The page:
Advertising & Marketing

Earlier this month, more than 175,000 tech enthusiasts gathered at CES 2020 in Las Vegas for a preview of the world’s most exciting new products. As usual, the exhibit space was chock-full of futuristic, eye-popping innovations, including flying Hyundai Ubers, bionic robot sharks, smart pajamas and zero-gravity bathtubs. But beneath the shiny veneers and seemingly endless hype, tech companies are working quietly to address a growing problem: As AI, the internet of things (IoT) and next-generation connectivity relentlessly creep into everyday life, “tech angst” is at an all-time high.

With a robust cache of data in tow and proven success with social, direct-to-consumer (D2C) brands have shifted their focus to more traditional mediums with the hopes of attaining a broader customer base.

We estimate that US advertisers will spend almost $9 billion on connected TV ads this year. Tim Sims, senior vice president of inventory partnerships at The Trade Desk, joins host Nicole Perrin to talk trends in programmatic connected TV, audio and more.

eMarketer principal analyst Mark Dolliver, junior analyst Blake Droesch and vice president of content studio Paul Verna talk about what people are watching on Disney+, TikTok's latest "curated content" idea, Hulu's new ad formats, box office records, kids' allowances and more.

eMarketer principal analyst Victoria Petrock discusses what she learned from the 2020 Consumer Electronics Show. She then explains the significance of facial recognition bias and why paying with your hand makes sense.

Pinterest surpassed Snapchat as the third-biggest social media platform in the US in 2019, and it will continue to stay ahead in the coming years, according to our latest social user estimates.

For many consumers who have seen early ads for Handy, they may know the company solely for house cleaning. It focused mostly on marketing that segment in the beginning, but it also provides a range of other services, including home renovation and installations.

eMarketer principal analyst Mark Dolliver and vice president of research Jennifer Pearson discuss children's behavior online, the screen time stigma and YouTube child policy changes. Then, junior analyst Blake Droesch addresses questions about a TikTok sale, Facebook's stance on political ads and a new way to limit who can reply to your tweets.

Amid all the handwringing about screen time—plus the demise of Toys "R" Us—one could easily imagine that kids have lost interest in toys. But they haven’t.

eMarketer principal analyst Mark Dolliver, junior analyst Blake Droesch and vice president of content studio Paul Verna talk about CCPA's arrival, TikTok's recent security and misinformation issues, Spotify's position on political ads, Facebook's deepfake ban, Delta Air Lines's "binge button" and more.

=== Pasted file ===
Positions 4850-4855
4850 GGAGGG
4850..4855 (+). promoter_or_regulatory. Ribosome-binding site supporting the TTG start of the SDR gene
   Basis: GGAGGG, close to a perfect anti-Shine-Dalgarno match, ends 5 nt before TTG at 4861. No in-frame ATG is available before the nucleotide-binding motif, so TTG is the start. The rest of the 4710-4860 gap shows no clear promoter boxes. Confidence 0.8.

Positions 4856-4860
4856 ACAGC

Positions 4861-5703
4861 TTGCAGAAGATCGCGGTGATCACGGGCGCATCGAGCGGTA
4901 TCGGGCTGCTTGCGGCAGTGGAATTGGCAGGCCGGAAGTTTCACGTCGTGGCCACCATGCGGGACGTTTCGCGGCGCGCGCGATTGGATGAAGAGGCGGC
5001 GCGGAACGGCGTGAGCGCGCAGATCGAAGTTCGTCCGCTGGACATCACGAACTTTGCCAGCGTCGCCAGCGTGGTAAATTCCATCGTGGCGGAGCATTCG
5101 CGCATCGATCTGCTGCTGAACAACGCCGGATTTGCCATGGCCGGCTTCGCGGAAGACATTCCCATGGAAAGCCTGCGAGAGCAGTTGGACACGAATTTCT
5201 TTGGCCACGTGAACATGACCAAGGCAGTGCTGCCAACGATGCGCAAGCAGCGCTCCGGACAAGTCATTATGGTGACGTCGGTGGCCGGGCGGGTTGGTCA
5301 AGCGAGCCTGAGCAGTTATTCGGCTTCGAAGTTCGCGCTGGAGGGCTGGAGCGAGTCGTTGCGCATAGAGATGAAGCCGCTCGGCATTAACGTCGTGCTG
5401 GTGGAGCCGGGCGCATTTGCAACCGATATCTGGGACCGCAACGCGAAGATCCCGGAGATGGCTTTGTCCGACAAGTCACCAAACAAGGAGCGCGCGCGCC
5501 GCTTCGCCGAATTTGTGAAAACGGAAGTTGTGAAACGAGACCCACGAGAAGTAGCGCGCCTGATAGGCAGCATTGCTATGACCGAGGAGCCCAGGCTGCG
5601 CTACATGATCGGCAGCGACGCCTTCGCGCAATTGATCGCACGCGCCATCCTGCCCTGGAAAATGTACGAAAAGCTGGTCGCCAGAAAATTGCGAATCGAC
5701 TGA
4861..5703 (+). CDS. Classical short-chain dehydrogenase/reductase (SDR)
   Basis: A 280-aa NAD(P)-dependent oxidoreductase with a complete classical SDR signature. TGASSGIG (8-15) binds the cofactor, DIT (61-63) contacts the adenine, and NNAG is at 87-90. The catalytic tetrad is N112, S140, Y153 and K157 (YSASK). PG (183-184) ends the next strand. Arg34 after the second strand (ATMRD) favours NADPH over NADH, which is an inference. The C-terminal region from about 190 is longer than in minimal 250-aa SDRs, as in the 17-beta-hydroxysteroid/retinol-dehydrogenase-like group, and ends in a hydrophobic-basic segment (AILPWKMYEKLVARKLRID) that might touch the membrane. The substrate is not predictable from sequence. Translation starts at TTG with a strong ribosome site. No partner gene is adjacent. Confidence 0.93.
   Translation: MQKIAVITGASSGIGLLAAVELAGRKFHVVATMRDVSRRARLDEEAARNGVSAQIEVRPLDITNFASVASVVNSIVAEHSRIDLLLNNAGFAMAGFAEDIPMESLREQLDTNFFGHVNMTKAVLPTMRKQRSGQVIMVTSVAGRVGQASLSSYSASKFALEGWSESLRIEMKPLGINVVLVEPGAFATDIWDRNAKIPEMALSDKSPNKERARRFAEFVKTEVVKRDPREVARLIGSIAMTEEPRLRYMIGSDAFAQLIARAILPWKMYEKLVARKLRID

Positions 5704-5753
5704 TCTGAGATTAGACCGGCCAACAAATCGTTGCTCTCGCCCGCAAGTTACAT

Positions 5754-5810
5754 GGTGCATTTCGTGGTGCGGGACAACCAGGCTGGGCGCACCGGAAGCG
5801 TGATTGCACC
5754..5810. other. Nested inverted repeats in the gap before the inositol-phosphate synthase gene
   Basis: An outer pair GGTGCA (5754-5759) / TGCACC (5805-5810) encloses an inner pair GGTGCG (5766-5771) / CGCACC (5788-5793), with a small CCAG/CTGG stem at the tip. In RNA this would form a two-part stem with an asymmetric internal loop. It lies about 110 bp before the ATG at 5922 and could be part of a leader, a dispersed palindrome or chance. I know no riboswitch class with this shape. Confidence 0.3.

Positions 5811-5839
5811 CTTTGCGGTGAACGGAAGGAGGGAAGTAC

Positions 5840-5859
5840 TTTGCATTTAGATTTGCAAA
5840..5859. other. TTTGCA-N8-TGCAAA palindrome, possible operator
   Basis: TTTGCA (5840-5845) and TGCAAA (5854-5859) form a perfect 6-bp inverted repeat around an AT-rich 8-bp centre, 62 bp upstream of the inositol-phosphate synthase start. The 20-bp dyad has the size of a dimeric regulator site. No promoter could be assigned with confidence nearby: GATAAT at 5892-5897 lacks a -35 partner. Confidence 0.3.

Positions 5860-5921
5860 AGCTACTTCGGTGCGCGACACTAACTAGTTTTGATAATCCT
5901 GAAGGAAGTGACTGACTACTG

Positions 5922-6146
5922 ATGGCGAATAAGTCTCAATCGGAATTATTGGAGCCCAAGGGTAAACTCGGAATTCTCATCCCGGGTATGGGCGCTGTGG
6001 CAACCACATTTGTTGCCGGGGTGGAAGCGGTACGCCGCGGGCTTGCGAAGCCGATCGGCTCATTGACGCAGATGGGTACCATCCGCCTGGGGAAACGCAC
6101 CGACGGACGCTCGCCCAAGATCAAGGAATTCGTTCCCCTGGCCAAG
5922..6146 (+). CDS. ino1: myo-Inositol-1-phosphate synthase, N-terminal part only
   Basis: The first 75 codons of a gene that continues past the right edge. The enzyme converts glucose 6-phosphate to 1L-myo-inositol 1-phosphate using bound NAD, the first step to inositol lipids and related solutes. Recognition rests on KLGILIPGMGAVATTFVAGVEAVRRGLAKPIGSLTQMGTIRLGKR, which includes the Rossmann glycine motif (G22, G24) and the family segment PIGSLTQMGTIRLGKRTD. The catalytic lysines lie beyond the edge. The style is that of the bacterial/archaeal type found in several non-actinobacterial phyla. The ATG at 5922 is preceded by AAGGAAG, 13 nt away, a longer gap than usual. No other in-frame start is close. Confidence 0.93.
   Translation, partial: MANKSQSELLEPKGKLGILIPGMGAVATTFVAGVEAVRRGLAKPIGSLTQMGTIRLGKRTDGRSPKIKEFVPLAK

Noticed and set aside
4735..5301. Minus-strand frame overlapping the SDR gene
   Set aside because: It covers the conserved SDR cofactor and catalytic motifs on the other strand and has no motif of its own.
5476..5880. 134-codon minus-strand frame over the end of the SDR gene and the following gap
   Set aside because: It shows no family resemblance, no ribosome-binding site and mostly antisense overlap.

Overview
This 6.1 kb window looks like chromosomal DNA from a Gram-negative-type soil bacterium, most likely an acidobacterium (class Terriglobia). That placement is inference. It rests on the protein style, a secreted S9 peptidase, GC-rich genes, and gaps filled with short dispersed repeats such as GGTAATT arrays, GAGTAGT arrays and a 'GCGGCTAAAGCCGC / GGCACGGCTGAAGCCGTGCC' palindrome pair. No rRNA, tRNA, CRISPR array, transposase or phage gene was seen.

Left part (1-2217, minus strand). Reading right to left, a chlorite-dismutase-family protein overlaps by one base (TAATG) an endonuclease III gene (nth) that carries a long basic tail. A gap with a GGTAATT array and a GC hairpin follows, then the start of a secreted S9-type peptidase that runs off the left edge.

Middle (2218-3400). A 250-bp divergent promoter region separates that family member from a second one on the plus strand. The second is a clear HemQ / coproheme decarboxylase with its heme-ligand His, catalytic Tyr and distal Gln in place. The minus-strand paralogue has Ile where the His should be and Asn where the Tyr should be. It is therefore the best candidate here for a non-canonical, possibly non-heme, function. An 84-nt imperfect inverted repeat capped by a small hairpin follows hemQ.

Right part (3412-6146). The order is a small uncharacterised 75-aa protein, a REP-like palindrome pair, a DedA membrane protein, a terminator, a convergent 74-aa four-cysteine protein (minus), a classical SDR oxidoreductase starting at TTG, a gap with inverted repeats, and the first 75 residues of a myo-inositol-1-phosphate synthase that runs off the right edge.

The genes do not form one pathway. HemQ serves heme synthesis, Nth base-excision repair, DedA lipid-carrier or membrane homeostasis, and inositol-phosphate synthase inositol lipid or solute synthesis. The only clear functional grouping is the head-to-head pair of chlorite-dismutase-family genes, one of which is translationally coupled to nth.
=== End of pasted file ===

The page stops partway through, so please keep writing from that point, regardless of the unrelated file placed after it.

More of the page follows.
The much-heralded measurability of digital led to an advertising revolution. eMarketer principal analyst Andrew Lipsman joins host Nicole Perrin to talk about its excesses, and why it's time for marketers to wake up from the dream of perfect measurement.

The rise of smartphones has transformed search behavior, with almost two-thirds of the US population expected to search on smartphones this year—a phenomenon that has changed how search results look and allowed users to start searching with their voice or an image.

eMarketer principal analyst Lauren Fisher discusses one thing that summed up 2019 for her, as well as some of her predictions for 2020, with a focus on handling privacy.

Historically, most marketers have equated search with general search engines—especially Google. But many of consumers’ most commercially oriented queries are entered directly on retail sites. And for the most part, that means Amazon.

Consumers are constantly in search of convenience, particularly in the form of timesaving. In the past 12 months, numerous direct-to-consumer (D2C) meal plan services have emerged, offering consumers an alternative solution to home cooking without paying a dreaded visit to the grocery store—or spending time trying to figure out a recipe.

For months, survey data has shown that very few US businesses are ready to comply with the California Consumer Privacy Act (CCPA). With the legislation having kicked in on January 1, at least half of US companies may still be struggling to comply.

Aptly named D2C brand Brandless, an online purveyor of minimalist grocery, wellness and home goods, has oriented its brand around the rise of digital-first shoppers who prefer products that include fewer, more natural ingredients. These shoppers have an evolving view of brands and don’t harbor any particular affinity for household names they grew up with.

Three and a half years ago, the UK voted to leave the EU. The country then plunged into a deep depression, cities were razed and the ad industry collapsed into a heap of self-loathing—actually, maybe not. While things are not great, they’re not as bad as some feared.

China has proven to be a hotbed for digital innovations, especially in the past few years. During this time, marketers worldwide have observed the latest trends coming out of the country, applying what they learn to their own markets.